Topical Insulin Drops for the Treatment of Neurotrophic Keratopathy.
Many diseases can affect corneal nerves. Corneas that lack normal sensation are considered neurotrophic. Neurotrophic corneas are predisposed to persistent epithelial defects, recurrent erosions, and corneal ulcers. These can lead to a variety of complications, from subjective pain, discomfort, and blurry vision, to corneal perforation and endophthalmitis. Neurotrophic corneas and the persistent epithelial defects associated with them can be very difficult to treat. Non-invasive measures include topical drops (artificial tears, antibiotics, or steroids), bandage contact lens, and punctal plugs. More invasive surgical treatments include membrane grafts, tarsorrhaphy, and keratoplasty. Despite these treatments, many neurotrophic corneas still do not heal. This study aims to test the efficacy of topical insulin in the treatment of neurotrophic keratopathy.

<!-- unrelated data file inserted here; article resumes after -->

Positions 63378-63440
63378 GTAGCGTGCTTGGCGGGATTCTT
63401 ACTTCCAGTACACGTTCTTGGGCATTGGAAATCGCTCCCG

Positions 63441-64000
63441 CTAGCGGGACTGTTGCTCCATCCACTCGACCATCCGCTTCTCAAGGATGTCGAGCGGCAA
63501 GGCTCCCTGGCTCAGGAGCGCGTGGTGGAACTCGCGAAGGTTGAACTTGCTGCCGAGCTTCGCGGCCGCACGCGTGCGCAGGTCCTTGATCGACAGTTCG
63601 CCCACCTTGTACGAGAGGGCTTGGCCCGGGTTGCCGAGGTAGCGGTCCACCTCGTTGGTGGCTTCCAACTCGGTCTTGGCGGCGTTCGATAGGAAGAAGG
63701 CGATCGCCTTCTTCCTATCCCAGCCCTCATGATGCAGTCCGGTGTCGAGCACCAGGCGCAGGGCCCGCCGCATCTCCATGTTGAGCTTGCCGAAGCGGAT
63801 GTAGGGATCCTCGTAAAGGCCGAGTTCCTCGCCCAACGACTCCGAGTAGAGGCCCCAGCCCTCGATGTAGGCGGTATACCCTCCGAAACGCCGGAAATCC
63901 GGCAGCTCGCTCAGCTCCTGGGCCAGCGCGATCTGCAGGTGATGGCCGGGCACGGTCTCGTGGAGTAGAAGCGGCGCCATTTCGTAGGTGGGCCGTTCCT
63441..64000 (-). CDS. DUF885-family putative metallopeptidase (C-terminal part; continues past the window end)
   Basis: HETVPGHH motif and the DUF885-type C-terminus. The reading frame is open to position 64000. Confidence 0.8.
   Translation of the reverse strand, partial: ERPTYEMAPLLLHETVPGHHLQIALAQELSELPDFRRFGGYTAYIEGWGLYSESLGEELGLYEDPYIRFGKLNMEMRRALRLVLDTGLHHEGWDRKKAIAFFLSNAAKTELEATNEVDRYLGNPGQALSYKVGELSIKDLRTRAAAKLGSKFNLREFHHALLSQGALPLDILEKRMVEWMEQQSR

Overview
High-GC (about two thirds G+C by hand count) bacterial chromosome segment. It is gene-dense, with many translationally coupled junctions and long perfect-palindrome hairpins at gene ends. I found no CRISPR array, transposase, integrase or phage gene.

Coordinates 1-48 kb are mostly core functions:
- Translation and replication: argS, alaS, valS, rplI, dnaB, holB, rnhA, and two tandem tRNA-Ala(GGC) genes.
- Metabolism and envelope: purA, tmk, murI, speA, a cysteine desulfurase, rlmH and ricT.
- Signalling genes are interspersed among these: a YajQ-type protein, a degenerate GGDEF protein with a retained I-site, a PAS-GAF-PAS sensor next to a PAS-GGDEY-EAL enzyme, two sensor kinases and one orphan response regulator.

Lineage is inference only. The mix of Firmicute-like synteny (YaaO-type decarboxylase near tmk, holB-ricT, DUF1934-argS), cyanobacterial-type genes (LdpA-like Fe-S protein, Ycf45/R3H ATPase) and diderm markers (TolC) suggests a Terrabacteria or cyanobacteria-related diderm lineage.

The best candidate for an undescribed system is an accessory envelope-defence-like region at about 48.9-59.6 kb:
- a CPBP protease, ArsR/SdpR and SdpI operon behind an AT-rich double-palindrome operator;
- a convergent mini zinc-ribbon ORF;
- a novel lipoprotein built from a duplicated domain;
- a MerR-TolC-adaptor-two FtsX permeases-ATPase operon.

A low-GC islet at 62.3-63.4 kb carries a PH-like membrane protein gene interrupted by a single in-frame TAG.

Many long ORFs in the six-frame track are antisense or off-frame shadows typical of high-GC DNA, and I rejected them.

• Diagnosis of neurotrophic keratitis with persistent epithelial defect that has been refractory to conventional treatments for at least 2 weeks
• 18 years or older
• Able to provide informed consent
• Failed other conventional treatments for neurotrophic keratitis
• Understanding and accepting of use of topical insulin alone